Michael Pascoe: The professional classes make billion-dollar tax rorts possible
Michaela Watkins, Amanda Seyfried and Naveen Andrews star in The Dropout. Photo: Beth Dubber/HULU
“The key lesson from WA Inc was that the shonks, crooks, spivs and conmen only really thrive with the assistance of the professional classes – the accountants, lawyers, valuers, journalists et al.
“It took at least a culture of acquiescence and, more likely, one of mercenary complicity for the likes of Bond and Connell to prosper.”
They are resurrected in light of Rio Tinto settling its tax avoidance bill with the ATO last month – close enough to $1 billion worth of tax it attempted to dodge on the vast fortune it has made exporting WA iron ore and funnelling the money through its “Singapore marketing hub”.
“Singapore marketing hub” might make it up there with “colourful racing identity” as a useful euphemism.
Rio Tinto has handed over $1 billion in unpaid taxes after an ATO investigation.
Of course I’m not suggesting Rio is a company of shonks, crooks, spivs etc of the calibre of Alan Bond and Laurie Connell. Oh deary me no – that inference might imply Rio was into tax evasion, not merely a billion dollars or so of tax avoidance – there are important legal differences between those two words.
But what Rio and the many other multinationals cheating Australia out of billions of dollars of revenue have in common with the outright criminals is their accomplices – the army of very highly paid lawyers and accountants beavering away at ripping off the Commonwealth, shuffling the paper, digging the loopholes, pretending very, very dark grey is actually sparkling white.
I’ve wondered sometimes how they rate their activity in terms of job satisfaction. What, when they come to their summing up years, they might think they accomplished in their lives to leave the world a better place than they found it.
And they keep getting away with it. The firms facilitating the “avoidance” not only escape penalty themselves but even opprobrium.
The government, rather than banishing them, actually has been paying the biggest accomplices billions of dollars for one line of consultancy or another.
The “professions” get away with hiding behind being called “professions”. Yes, they merely sell their clients advice and then do what their clients bid them to do with no responsibility for the subsequent avoidance.
Given the opaque nature of the professional services rendered unto mammon, it’s easier to see the ugly face of the accomplices in dramatisations of fraud.
Whether by book, documentary, podcast or the streaming drama, it is an extraordinary tale of greed, deceit and gullibility. Take a bow a rich cast of characters ranging from Rupert Murdoch and Henry Kissinger to Holmes’ parents.
Holmes is finally due to be sentenced for her corporate fraud next month, but what interests me is that the high-profile lawyers who threatened and intimidated the honest people fighting the fraud, the “professionals” who, in my opinion, were part of Holmes’ criminal conspiracy, were not charged and never are charged.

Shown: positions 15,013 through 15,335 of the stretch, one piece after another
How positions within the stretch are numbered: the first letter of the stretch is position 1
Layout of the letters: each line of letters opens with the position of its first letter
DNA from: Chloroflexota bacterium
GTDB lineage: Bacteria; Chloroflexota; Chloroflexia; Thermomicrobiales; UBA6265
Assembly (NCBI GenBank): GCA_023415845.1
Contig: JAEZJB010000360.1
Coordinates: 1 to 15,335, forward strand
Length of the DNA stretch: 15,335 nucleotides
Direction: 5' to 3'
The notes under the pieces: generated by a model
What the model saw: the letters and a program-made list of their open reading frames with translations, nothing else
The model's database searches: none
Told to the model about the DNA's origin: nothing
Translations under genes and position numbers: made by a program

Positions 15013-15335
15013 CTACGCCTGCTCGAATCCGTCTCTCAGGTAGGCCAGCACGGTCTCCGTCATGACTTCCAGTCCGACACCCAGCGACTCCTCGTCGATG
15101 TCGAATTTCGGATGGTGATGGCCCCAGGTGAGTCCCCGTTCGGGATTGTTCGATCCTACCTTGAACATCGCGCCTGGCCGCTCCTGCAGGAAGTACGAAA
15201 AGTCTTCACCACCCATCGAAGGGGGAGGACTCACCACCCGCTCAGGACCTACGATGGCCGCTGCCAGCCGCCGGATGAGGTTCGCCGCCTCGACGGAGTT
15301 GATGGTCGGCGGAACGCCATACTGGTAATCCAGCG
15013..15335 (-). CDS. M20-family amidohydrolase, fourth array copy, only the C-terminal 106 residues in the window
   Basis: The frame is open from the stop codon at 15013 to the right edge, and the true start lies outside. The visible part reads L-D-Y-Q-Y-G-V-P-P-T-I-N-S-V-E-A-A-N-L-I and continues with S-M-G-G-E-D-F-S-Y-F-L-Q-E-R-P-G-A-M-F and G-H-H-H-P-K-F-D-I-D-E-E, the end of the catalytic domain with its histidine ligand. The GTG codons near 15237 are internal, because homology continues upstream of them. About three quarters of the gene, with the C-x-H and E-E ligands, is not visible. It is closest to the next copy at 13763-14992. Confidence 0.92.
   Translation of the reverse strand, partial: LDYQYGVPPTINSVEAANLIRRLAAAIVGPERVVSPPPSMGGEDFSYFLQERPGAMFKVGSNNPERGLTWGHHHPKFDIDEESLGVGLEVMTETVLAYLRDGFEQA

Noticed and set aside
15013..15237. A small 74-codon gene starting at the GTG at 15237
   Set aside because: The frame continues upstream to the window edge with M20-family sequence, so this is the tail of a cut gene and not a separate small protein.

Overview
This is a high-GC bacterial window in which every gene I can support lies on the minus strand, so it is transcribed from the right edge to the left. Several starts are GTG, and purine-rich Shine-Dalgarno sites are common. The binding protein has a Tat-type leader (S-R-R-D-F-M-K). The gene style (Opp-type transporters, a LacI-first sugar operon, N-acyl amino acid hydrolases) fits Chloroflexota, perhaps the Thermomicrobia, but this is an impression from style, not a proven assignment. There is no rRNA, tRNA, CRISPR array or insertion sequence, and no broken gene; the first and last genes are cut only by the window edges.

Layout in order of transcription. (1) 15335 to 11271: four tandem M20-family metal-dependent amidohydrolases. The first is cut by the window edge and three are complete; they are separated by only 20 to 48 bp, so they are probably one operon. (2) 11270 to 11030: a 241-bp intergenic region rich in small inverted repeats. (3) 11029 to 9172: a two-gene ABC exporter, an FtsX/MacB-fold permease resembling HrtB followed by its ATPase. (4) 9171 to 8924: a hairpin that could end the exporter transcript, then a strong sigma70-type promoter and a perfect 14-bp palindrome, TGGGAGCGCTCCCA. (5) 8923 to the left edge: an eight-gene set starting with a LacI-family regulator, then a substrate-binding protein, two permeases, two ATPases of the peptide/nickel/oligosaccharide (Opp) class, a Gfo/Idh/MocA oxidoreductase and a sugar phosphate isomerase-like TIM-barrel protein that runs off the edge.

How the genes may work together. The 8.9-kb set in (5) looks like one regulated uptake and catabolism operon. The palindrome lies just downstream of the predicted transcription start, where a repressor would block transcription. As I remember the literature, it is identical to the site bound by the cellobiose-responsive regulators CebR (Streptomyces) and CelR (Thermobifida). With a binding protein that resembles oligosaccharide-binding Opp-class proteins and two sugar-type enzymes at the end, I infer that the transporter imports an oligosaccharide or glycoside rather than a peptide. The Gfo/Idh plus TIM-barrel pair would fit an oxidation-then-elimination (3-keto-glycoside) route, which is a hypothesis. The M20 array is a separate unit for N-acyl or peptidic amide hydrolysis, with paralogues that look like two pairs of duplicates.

No consequences for ‘professionals’
As for the in-house myrmidons facilitating the crime, drunk on the Kool-Aid, there is a tribalism that takes over that goes to the heart of human nature, to people who are not strong in their sense of morality/ethics to begin with.
There is a famous psychology test about what harm people will do to people if instructed to do so by authority figures in white coats.
I’ve been observing it at the common fraud and exploitation level for decades. The staff of the foreign exchange bucket shops back in the day, the commission-driven sales types in any number of operations at the dodgy end of marketing. Organised scam operations.
Larry Pickering. Photo: AAP
As a small example, when the old Business Sunday program exposed disgraced cartoonist Larry Pickering’s fraud operation, the late unlamented scumbag had dozens of staff manning the phones selling lies to the gullible, lawyers running interference, accountants keeping the numbers, IT professionals making it work.
They all knew. They all had to know they were scamming people, but the tribalism sustained them, the marks were there to be robbed.
And all those people, professionals and commission-driven salespeople, got away with it, as did Pickering.
It was small beer in the general scheme of things – just tens of millions of dollars. The more professional professions deal in billions.
Hopefully we progress. While I’m in reminiscing mode (yes, my book, The Summertime of Our Dreams is launched today), I remember the night the then taxation commissioner Michael Carmody launched the ATO attack on barristers abusing bankruptcy provisions to dodge tax.
“Everyone was doing it.” The supposed profession was rotten in the standards it accepted of its members.
It took Mr Carmody to blow the whistle on the lack of ethics, to bludgeon the bar into cleaning up its act.
To hold accountants and tax lawyers accountable for wholesale tax avoidance will be a big step beyond that.
The cloak of client confidentiality is too soiled to be allowed to remain.
There should be no place at Australia’s top table for the facilitators, the accomplices before and after the act.